Who Was … William Cecil, 1st Baron Burghley?


William Cecil is best known as Secretary of State to Elizabeth I, as well as Lord High Treasurer and Lord Privy Seal. He also served Edward VI as Secretary of State and then moved to look after Princess Elizabeth’s properties before she became Queen. Cecil’s role in the execution of Mary Queen of Scots is also questionable, and he was blamed in part by Elizabeth for it. He was responsible for the building of Burghley House and Theobalds.

Name: William Cecil

Title/s: 1st Baron Cecil of Burghley

Birth: 13 September 1520 in Bourne, Lincolnshire, England

Death: 4 August 1598 at Cecil House, London, England

Buried: St Martin’s Church, Stamford, Lincolnshire, England

Spouse: Mary Cheke ?-1543 & Mildred Cooke 1526-1589

Children: Thomas Cecil, Earl of Exeter 1542-1623 / Robert Cecil, Earl of Salisbury 1563-1612 / Anne de Vere, Countess of Oxford 1556-1588 / Francisca Cecil / William Cecil 1559 / William Cecil 1561 / Elizabeth Wentworth 1564-1583

Parents: Richard Cecil c.1495-1553 & Jane Heckington ?-1587

Siblings: Agnes White c.1527-? / Margaret Cave 1523-1553 / Elizabeth Wingfield c.1525-1611

Noble Connections: William Cecil was Secretary of State to both Edward VI and Elizabeth I. He was also Elizabeth I’s closest advisor for most of her reign. He also initially supported the reign of Lady Jane Grey in 1553. He is the founder of the Cecil dynasty which has produced 2 prime ministers including the 3rd Marquis of Salisbury.

Continue reading “Who Was … William Cecil, 1st Baron Burghley?”

Elizabeth I Episode 2 Starring Lily Cole


Episode 2 – The Enemy Within, aired 16.05.2017

Elizabeth I c.1563 Hampden portrait by Steven van der Meulen
Elizabeth I c.1563 Hampden portrait by Steven van der Meulen

Aged 25 Elizabeth is queen but not safe

1559 Elizabeth crowned queen, but her path to power had been a long battle

She had survived but could never drop her guard

War was raging across Europe as Catholics and Protestants tore each other apart – Elizabeth was plunged into the middle of the battle

Elizabeth most powerful protestant monarch surrounded by catholic enemies

 

Privy council believed Elizabeth needed to marry

Elizabeth declared she was already married to England – sounded great, but just words

Queen had a good reason for not wanting to wed – would reduce her power, wanted to be a real queen not queen in name only

Understandable but left a huge problem – who would rule if she suddenly died?

Continue reading “Elizabeth I Episode 2 Starring Lily Cole”

Book Review – ‘The Marriage Game’ by Alison Weir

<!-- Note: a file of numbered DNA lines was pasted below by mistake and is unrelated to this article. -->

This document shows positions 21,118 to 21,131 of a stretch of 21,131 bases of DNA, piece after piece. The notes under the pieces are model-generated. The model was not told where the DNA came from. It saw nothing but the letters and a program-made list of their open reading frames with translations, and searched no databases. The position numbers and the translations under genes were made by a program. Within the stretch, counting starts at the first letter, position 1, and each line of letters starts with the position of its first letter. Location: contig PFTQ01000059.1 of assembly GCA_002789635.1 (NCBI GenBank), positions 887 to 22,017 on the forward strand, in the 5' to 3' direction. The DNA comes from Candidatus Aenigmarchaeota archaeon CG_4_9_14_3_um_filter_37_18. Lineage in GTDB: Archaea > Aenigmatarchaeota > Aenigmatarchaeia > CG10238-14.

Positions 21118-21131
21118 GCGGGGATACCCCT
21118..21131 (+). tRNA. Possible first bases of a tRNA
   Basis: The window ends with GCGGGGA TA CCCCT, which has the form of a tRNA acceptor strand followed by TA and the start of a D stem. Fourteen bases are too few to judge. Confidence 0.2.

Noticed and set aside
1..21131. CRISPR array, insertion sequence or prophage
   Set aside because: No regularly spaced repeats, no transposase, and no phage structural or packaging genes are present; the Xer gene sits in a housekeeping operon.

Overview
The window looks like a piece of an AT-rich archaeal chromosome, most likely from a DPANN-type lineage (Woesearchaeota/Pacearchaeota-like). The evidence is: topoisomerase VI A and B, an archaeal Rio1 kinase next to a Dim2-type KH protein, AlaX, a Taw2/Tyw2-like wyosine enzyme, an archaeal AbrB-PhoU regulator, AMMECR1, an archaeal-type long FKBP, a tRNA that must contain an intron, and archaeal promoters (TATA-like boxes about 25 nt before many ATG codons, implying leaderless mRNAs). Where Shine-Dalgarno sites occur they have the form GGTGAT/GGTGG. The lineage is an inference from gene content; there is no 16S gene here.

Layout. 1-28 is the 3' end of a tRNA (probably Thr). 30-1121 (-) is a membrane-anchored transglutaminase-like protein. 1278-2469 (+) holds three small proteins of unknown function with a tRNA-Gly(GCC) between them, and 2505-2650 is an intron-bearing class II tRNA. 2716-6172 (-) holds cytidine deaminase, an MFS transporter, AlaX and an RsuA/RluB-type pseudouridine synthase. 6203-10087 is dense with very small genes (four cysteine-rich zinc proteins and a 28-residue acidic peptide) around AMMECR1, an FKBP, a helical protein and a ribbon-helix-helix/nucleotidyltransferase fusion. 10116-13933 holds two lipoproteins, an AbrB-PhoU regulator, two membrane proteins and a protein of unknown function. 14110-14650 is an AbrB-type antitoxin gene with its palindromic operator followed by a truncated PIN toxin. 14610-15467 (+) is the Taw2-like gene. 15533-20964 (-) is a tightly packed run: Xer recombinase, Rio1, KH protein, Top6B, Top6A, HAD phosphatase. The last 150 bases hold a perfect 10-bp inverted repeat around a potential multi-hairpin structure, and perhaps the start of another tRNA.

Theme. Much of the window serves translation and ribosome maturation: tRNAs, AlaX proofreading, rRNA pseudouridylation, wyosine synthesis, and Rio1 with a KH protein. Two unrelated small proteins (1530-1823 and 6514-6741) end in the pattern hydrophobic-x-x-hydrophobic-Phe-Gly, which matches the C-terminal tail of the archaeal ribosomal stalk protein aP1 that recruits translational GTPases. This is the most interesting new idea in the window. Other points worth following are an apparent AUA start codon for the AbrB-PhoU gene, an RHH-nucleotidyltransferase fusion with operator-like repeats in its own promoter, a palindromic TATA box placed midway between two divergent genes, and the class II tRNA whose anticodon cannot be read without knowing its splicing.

Alison Weir 'The Marriage Game' (2014)
Alison Weir ‘The Marriage Game’ (2014)

Alison Weir, The Marriage Game (London: Hutchinson, 2014) 432 pages, Hardback, ISBN 978-0-0919-26250

Genre/s: = Historical / Drama / Romance

Setting: = London, Kenilworth and Hatfield (England)

Characters: = Elizabeth I of England / Robert Dudley, Earl of Leicester / Mary, Queen of Scots / Lettice Dudley, Countess of Leicester / Katherine Knollys / Kat Astley / William Cecil, Baron Burghley / Robert Devereux, Earl of Essex / Christopher Hatton / Sir Francis Drake / Sir Walter Raleigh / Francis Walsingham Continue reading “Book Review – ‘The Marriage Game’ by Alison Weir”

Potted History of Tudor Homes


Bradgate House = Bradgate House is now a ruin, but it was home to the Grey family, descended from the first son of Elizabeth Woodville by her first husband. Lady Jane Grey and her sisters, Katherine and Mary, grew up here. The Grey family lived here for two hundred year until 1739, but a newer house, also in ruins, now stands nearby to the original ruins. More of the Tudor chapel and tower stand now than of the house itself.

Burghley House was the home of William Cecil, advisor to Elizabeth I
Burghley House was the home of William Cecil, advisor to Elizabeth I

Burghley House = Burghley House was built by William Cecil, Lord Burghley. He was the most trusted councillor of Elizabeth I, and very focused on trying to catch Mary Queen of Scots in conducting treason. Burghley’s changes to the house took from 1555 to 1587, but little of the Tudor inside now remains. Burghley House is the only one of Cecil’s many properties still standing today, though it has been much changed. Continue reading “Potted History of Tudor Homes”

Potted History of Prominent Tudor Families


Katherine Howard miniature by Hans Holbein.
Katherine Howard miniature by Hans Holbein.

Howards

The Howards were one of the oldest families. They were the family who had the Dukedom of Norfolk. Anne of York, the daughter of Edward IV and Elizabeth Woodville, married into the Howard family. Well-known descendents included Anne Boleyn (second wife of Henry VIII) and Katherine Howard (fifth wife of Henry VIII). Mary Howard married Henry Fitzroy, illegitimate son of Henry VIII and Duke of Richmond and Somerset. It was probably their ambitions that brought them down in the end.

Seymours

Jane Seymour by Hans Holbein c.1536.
Jane Seymour by Hans Holbein c.1536.

The Seymour family were pretty obscure until Henry VIII fell in love with Jane Seymour, who later became his third wife after the execution of his second, Anne Boleyn. Their triumph was short-lived. Jane’s only child became Edward VI, but he had no children. Jane’s two brothers, Edward and Thomas, were both executed in the reign of their nephew, Edward VI. Edward Seymour had been Lord Protector, until he was overthrown by John Dudley, Duke of Northumberland. Thomas Seymour tried to get control of Edward VI and was killed for it. Continue reading “Potted History of Prominent Tudor Families”